Mr. Damore’s Folly

Yesterday, Google terminated a Googler who wrote a “manifesto” against “Google’s Ideological Echo Chamber.”  This is not surprising.  That said, the belief that Google only did so because of its “politically correct monoculture,” either fails to see the significant problems in the memo or intentionally glosses over them because of the hatred of political correctness.  Either way, we have some things to talk about.

Argh!  Stereotypes

James Damore’s memo has some jaw-dropping gender stereotypes about women (and a few about minorities).  They are more agreeable, women gravitate towards people-issues rather than coding, women don’t measure success the same way men do, women are not as ambitious, among others.  These stereotypes are woefully exaggerated.  Adam Grant, a Wharton Professor of Management and Psychology, wrote a great piece on the studies showing many of the stereotypes Mr. Damore cited and relied upon are not true.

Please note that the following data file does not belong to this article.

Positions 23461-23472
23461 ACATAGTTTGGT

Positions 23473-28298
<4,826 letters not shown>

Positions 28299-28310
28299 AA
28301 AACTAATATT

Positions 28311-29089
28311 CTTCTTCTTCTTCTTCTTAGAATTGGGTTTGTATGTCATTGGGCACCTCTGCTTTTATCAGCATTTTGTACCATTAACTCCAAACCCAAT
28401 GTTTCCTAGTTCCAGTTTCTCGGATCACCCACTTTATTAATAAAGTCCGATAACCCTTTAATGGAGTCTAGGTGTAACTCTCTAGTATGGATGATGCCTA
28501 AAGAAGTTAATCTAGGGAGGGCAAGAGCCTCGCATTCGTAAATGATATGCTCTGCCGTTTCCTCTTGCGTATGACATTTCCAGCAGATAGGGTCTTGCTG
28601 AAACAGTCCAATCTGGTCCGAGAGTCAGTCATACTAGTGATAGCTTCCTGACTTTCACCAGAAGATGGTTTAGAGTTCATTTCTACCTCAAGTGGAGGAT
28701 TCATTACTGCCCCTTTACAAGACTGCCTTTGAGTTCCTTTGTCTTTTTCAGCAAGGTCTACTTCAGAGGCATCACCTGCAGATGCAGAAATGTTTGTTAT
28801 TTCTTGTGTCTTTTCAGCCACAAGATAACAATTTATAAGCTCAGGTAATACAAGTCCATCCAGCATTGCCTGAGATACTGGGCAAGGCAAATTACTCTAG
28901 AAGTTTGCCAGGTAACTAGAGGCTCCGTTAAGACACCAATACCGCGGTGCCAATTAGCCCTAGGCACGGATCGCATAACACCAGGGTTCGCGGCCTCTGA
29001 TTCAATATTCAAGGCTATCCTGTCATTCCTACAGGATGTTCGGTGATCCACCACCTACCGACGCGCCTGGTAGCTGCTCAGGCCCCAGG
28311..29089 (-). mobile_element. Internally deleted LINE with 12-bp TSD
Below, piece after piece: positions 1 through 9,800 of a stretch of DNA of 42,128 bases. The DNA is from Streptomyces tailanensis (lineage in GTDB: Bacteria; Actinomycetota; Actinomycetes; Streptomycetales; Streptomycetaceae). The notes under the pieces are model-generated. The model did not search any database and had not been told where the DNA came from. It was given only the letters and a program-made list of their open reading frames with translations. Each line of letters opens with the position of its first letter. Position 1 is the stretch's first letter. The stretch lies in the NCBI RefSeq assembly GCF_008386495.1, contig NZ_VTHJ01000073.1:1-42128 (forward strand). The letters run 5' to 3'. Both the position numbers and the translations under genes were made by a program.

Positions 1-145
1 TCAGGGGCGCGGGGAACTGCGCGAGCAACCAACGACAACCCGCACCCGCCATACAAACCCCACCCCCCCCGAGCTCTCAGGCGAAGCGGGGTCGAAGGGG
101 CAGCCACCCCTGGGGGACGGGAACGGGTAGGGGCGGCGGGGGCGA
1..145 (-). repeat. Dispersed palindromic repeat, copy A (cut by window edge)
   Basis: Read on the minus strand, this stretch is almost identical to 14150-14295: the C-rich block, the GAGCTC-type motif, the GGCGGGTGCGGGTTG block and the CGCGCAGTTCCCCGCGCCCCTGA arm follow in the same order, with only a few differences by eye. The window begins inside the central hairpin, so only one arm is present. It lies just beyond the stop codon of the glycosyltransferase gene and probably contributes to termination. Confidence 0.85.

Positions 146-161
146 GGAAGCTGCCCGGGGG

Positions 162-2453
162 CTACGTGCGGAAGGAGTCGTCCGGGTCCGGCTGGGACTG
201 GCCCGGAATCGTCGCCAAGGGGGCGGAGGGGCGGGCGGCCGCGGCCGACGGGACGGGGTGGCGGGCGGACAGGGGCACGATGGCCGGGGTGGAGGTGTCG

We’ve known for a long time that stereotyping is bad.  It leads to discrimination, and discrimination leads to lawsuits and bad (sometimes really bad) PR.  Retaining Mr. Damore would have meant that Google could be on the hook for any discrimination he could have a hand in whether that discrimination occurred in the past or future.  Since Google (like many other employers) interviews in teams, this is a liability and not a small one.  (Not to mention the significant gender discrimination action Google is currently fighting with the OFCCP… but I digress.)

Argh!  Political Correctness